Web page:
Agent—c/o Author Mail, Houghton Mifflin Company, Trade Division, Adult Editorial, Eighth Floor, 222 Berkeley St., Boston, MA 02116-3764.
Journalist and author. Boston Phoenix Literary Supplement, Boston, MA, founding editor; Philadelphia Daily News, Philadelphia, PA, began as editorial staff member, became editor.
The Realm of Secondhand Souls (novel), Houghton Mifflin (Boston, MA), 2000.
Also author of book reviews for the Boston Globe.
When literary agent Colleen Mohyde brokered a deal to publish Sandra Shea's first novel, it was, as she told Susan Bickelhaupt and Maureen Dezell in the Boston Globe, "unusual, because publishers rarely buy an unfinished novel by a new author." Written under the working title Novena, Shea's book was published in 2000 as The Realm of Secondhand Souls. It tells the story of Novena, who has a magical sixth sense that allows her to touch objects and see into the lives of the people who once owned them. Commenting on the novel in the Weekly Wire, Jumana Farouky noted, "The mood is steeped in the magic realism of South American literature, and the story is embroidered with passages from ancient texts. Objects contain memories; time is vague."
In the novel, Novena goes to live with an aunt and four male cousins at the age of four after her mother dies. One of her cousins, Zan, drives into a river with Novena's friend, who drowns. But Zan's body is not found, and Novena eventually learns the truth behind her friend's death. The novel follows nineteen years of Novena's life and her efforts to bring to light her knowledge about Zan and the "accident." But Novena's life is dominated by her powers to sense the intrinsic knowledge contained by inanimate objects. These powers also allow her to reconnect with the memory of her mother.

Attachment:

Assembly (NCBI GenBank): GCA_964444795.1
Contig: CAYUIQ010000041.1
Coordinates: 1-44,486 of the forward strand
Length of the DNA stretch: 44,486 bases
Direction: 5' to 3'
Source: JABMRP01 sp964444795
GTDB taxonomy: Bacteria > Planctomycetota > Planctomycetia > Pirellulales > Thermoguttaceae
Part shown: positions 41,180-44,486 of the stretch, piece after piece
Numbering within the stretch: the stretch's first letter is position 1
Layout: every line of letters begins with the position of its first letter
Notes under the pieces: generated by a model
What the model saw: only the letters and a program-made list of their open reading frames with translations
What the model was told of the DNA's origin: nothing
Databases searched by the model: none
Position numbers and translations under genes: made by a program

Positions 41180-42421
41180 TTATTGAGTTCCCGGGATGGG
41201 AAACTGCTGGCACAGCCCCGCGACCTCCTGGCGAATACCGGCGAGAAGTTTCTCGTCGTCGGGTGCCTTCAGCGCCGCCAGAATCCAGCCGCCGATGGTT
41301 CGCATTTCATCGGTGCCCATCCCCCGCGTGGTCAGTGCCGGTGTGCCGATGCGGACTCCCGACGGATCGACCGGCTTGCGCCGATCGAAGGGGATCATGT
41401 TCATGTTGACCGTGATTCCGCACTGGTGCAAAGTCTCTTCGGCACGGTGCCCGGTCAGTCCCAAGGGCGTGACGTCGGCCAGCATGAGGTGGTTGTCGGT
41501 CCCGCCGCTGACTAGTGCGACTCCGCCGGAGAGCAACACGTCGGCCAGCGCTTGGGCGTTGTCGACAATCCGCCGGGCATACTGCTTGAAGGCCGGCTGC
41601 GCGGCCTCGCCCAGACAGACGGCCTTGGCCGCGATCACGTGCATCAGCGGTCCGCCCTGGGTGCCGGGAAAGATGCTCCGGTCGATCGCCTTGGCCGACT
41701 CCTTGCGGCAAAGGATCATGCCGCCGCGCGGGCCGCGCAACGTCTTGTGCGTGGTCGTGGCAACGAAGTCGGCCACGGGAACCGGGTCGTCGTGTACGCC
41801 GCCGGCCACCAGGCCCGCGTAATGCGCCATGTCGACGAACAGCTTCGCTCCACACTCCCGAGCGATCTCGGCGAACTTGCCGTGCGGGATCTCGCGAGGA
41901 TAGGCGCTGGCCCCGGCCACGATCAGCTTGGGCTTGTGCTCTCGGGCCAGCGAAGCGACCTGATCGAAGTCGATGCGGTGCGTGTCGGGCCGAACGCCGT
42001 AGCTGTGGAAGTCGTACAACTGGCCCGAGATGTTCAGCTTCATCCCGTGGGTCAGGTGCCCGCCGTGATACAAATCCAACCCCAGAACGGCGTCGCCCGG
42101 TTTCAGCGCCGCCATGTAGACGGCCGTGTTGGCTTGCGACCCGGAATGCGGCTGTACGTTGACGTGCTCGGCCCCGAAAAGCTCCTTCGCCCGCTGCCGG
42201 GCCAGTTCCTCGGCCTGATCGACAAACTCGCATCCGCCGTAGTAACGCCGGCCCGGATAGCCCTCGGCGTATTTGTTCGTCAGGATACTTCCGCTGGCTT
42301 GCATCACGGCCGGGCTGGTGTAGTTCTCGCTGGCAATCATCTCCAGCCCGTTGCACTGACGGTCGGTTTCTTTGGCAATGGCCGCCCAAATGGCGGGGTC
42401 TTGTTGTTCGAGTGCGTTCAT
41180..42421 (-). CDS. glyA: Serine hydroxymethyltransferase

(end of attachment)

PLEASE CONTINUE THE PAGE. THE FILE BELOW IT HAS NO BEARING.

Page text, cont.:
Writing in the Washington Post Book World, Robert Allen Papinchak called The Realm of Secondhand Souls "richly rewarding." He also commented, "With prose that shimmers and fully developed characters who will remain in the reader's memory a long time, Shea's debut novel brilliantly explores the 'helpless love of family that binds us all.'" On the other hand, a Publishers Weekly critic felt that Shea's novel was full of "platitudes" and that "Shea's mannered prose fails to add resonance [to] her story." But other critics assessed the book more favorably. For example, Booklist contributor GraceAnne A. DeCandido noted that Shea uses "language both exquisite and fey," calling the novel "an oddly powerful story, requiring considerable suspension of disbelief." Writing in Library Journal, Caroline M. Hallsworth noted, "This is Shea's first novel, but she is clearly a deft writer who crafts each image with skill and care."
Although she has worked for more than twenty years in the field of journalism, Shea told Farouky in a Weekly Wire interview that the book "was a lovely release from the horror of daily newspapering." She concluded, "I think that newspapers are about facts, but fiction is about the truth."
BIOGRAPHICAL AND CRITICAL SOURCES:
Booklist, December 15, 1999, GraceAnne A. DeCandido, review of The Realm of Secondhand Souls, p. 758.
Boston Globe, April 6, 1996, Susan Bickelhaupt and Maureen Dezell, "Names & Faces," p. 18.
Library Journal, December, 1999, Caroline M. Hallsworth, review of The Realm of Secondhand Souls, p. 188.
New York Times Book Review, February 20, 2000, Anderson Tepper, review of The Realm of Secondhand Souls, p. 21.
Publishers Weekly, November 15, 1999, review of The Realm of Secondhand Souls, p. 54.
Washington Post Book World, March 19, 2000, Robert Allen Papinchak, review of The Realm of Secondhand Souls, p. 13.
Philadelphia Daily News,http://www.philly.com/ (August 31, 2002), Melissa Su, "Budding Novelists Display the Write Stuff."
Weekly Wire,http://weeklywire.com/ (April 10, 2000), Jumana Farouky, "Object Lessons: An Interview with Sandra Shea."*